The carbon capture tax credit in Canada was officially announced by Prime Minister Justin Trudeau on Thursday, April 7th. The tax credit sets the beginning of Canada’s largest single industrial tax incentives for carbon capture projects that would aim to support the government’s ambitious climate goals.
The investment tax credit rates would be set at 60% for direct air capture projects, 50% for all other carbon capture projects, and 37.5% for transportation, storage, and use. It would be rolled out from 2022 through 2030.
The amount of the tax credit would be halved from 2031 till 2040 to encourage companies to invest more quickly in their planned projects. It excludes carbon capture projects for enhanced oil recovery.
The tax credit is estimated to cost $2.1 billion ($2.6 billion CAD) during the first five years, and about $1.2 billion per year ($1.5 billion CAD) until 2030. The goal of the government is to allow the oil and gas sector which accounts for about 10% of the country’s economy to continue production while still meeting the 2030 emissions-reduction target of a 40-45% cut.
Canada’s oil and gas companies alliance called Oil Sands Pathways to Net Zero estimated that carbon capture projects would cost about $60 billion ($75 billion CAD) over three decades. The industry has been urging the government to fund roughly 75% of the cost for carbon capture plants – a policy similar to those in Norway and the Netherlands.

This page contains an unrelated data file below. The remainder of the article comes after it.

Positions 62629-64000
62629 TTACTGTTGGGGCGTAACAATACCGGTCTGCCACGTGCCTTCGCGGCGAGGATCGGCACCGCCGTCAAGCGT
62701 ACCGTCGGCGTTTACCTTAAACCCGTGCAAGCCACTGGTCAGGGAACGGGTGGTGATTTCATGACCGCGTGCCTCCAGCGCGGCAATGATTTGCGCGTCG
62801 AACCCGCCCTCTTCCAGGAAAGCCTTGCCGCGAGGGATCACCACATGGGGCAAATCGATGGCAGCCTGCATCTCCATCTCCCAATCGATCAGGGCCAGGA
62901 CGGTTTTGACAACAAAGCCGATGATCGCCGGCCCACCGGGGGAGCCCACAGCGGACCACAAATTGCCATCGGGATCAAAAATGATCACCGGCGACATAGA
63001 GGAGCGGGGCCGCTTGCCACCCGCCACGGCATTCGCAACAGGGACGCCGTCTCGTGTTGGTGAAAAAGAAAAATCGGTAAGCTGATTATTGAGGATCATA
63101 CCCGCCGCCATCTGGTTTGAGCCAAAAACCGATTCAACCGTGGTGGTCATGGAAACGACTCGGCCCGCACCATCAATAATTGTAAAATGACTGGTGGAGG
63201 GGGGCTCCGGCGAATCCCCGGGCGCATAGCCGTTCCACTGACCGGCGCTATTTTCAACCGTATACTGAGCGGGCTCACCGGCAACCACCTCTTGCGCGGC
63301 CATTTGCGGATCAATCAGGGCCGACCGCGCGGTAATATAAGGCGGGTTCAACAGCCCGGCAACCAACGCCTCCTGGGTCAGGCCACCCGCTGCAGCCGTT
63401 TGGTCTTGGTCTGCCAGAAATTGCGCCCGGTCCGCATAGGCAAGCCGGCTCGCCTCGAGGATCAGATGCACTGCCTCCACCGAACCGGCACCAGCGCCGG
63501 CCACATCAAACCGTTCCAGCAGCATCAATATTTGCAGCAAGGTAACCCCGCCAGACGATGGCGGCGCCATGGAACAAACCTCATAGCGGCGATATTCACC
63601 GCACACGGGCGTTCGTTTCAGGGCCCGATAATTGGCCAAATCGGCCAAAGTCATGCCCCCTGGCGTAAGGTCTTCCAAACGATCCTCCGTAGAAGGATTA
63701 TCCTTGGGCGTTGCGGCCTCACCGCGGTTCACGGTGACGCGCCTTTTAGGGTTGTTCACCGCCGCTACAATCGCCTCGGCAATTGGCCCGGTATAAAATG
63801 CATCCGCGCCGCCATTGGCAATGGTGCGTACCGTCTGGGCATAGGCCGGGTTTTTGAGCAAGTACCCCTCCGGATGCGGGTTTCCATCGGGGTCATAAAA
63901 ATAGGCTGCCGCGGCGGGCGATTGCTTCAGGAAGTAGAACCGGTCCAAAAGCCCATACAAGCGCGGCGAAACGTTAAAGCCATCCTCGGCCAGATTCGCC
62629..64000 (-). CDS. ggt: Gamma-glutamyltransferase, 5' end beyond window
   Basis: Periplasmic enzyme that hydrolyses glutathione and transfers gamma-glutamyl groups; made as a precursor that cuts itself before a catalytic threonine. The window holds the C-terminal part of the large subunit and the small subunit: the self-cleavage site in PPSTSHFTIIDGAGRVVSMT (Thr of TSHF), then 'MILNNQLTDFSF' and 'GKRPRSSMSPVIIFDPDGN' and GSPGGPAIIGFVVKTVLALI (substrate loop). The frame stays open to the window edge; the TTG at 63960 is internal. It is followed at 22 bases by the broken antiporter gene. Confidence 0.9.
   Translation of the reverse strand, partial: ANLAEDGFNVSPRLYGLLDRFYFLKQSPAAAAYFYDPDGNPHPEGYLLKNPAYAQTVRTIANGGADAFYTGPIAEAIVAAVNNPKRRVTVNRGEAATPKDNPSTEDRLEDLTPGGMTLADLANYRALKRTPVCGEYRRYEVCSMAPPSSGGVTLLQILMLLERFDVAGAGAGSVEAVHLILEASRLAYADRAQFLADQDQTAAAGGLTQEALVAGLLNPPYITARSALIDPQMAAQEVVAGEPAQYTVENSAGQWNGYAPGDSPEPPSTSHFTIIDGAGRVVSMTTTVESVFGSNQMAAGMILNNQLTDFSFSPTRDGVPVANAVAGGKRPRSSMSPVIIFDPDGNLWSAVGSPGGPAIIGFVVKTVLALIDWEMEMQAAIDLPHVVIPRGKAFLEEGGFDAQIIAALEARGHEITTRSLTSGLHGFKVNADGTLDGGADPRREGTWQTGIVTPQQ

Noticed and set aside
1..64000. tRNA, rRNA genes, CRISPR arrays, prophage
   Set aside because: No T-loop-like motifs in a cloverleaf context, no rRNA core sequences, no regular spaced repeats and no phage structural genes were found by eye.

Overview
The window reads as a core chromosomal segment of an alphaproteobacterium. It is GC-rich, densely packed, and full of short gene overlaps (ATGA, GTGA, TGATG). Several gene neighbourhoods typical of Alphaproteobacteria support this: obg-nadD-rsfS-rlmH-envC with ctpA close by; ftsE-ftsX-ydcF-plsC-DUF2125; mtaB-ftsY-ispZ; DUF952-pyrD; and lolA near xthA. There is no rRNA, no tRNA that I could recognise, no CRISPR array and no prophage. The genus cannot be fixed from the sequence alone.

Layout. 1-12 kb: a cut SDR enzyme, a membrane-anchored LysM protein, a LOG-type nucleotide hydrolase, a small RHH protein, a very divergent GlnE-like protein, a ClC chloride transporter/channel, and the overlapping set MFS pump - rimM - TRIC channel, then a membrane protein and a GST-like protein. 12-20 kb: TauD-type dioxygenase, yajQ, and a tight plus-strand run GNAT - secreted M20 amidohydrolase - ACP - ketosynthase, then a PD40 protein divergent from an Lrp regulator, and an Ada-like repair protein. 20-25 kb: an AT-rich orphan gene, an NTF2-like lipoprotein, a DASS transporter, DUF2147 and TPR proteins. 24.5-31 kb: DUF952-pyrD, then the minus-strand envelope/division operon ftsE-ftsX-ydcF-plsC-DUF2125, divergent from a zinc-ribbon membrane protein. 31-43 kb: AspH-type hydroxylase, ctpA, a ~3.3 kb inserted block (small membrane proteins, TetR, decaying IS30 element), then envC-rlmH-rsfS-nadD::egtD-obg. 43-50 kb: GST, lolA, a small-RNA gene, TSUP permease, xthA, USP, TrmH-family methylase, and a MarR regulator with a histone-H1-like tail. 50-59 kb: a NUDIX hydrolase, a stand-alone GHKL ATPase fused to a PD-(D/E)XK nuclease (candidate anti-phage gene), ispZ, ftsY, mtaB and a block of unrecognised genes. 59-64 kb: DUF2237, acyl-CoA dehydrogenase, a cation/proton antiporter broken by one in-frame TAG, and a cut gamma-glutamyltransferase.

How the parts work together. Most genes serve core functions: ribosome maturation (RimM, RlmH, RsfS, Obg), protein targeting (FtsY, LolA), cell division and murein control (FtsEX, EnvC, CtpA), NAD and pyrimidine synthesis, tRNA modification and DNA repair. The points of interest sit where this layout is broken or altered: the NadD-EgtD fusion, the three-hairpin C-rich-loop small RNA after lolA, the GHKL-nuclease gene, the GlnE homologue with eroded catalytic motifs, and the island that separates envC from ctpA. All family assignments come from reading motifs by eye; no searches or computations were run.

“The key for us is 50% will not make all CCUS projects and all opportunities move forward because this is quite expensive to undertake… But it will be constructive and moving in the right direction,” said Tristan Goodman, chief executive of the Explorers and Producers Association of Canada.
Canada’s most emissions’ intensive businesses are trying to achieve net zero in operations by 2050 mostly relying on carbon capture and storage or CO2 utilization technologies. They are faced with intense and growing scrutiny from climate-conscious investors, groups and communities around the world to reduce their emissions burden.
The tax credit would support industrial projects in their goal to reduce annual emissions. It would also increase the more widespread implementation of the technology and thus help in lowering its cost. Advocates also see it as a way to ensure energy security while more renewable and clean energy sources are built rather than slowing down the green transition.